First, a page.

Wetlands are distinct ecosystems that are flooded or saturated by water, either permanently or seasonally. They include mangroves, marshes, swamps, forested wetlands, bogs, wet prairies, and vernal pools. The feature that most wetlands share is soil or substrate that is at least periodically saturated with or covered by water.
Wetlands are some of the most threatened ecosystems in the world. While wetlands can be affected by a variety of natural stressors, including erosion, droughts, and storms, human activities have been the major driver of wetland decline.
But according to a new study by researchers from McGill University in Canada, the global loss of wetland areas since 1700 has likely been overestimated. The research team calculated that the area of wetland ecosystems around the world has declined 21-35% since 1700 as a result of human activities – far less than the 50-87% decline estimated in other studies. The study’s focus beyond regions with historically high wetland losses and its avoidance of possibly misleading extrapolations likely resulted in the lower estimate.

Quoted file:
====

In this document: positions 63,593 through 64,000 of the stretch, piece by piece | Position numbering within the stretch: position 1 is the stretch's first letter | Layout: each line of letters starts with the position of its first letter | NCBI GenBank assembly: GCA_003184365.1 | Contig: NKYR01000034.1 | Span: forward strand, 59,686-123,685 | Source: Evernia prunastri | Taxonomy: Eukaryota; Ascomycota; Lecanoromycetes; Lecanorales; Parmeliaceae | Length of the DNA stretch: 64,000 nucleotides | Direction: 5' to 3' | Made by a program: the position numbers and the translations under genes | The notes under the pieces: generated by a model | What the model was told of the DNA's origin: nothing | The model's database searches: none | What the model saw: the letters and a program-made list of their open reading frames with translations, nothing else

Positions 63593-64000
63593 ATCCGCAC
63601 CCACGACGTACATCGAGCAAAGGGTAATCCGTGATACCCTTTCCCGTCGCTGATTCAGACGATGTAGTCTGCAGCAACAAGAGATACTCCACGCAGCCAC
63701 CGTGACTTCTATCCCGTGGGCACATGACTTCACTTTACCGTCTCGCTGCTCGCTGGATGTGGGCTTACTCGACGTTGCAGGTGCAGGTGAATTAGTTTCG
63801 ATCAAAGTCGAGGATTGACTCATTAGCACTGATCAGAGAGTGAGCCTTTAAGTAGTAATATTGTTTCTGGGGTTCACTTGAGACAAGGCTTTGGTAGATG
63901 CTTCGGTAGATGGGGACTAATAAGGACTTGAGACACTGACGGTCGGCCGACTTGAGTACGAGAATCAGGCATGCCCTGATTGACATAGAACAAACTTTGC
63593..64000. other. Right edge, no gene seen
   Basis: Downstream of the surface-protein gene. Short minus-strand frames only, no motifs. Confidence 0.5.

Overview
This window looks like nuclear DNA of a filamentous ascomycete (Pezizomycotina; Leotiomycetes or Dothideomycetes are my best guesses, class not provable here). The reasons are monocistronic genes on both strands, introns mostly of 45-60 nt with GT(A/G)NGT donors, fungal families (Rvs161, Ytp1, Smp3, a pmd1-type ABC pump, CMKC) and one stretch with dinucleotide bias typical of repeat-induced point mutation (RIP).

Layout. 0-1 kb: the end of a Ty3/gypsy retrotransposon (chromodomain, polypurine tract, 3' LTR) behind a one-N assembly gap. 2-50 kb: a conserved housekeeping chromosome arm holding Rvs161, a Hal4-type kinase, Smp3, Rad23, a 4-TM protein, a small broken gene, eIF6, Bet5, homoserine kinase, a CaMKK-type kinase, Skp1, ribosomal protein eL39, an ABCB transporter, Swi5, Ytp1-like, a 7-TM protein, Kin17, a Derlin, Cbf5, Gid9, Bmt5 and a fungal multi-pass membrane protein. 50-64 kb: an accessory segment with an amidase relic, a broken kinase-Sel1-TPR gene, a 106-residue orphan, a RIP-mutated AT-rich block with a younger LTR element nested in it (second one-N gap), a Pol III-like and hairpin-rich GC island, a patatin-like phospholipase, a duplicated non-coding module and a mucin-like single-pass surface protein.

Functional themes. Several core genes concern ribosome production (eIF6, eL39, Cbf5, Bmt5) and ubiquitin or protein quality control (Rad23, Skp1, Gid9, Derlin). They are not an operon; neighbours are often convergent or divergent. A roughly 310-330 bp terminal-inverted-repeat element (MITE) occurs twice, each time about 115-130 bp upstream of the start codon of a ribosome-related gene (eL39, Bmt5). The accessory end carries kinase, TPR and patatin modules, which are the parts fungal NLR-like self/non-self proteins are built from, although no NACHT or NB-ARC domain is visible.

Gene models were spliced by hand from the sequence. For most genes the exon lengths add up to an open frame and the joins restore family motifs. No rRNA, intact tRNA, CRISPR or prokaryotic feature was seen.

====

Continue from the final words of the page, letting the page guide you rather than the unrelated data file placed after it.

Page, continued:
According to the study, which was published in the journal Nature, more than 2.1 million square miles of wetlands have been lost during the past 300 years – an area roughly the size of India. The five countries with the highest wetland losses are the United States, China, India, Russia and Indonesia.
But discovering that fewer wetlands have been historically lost than previously thought gives researchers a second chance to protect wetlands. The findings of the study will help researchers prioritize global conservation and restoration actions.
A second chance to protect wetlands
Photo, posted February 2, 2005, courtesy of Jan Tik via Flickr.
Earth Wise is a production of WAMC Northeast Public Radio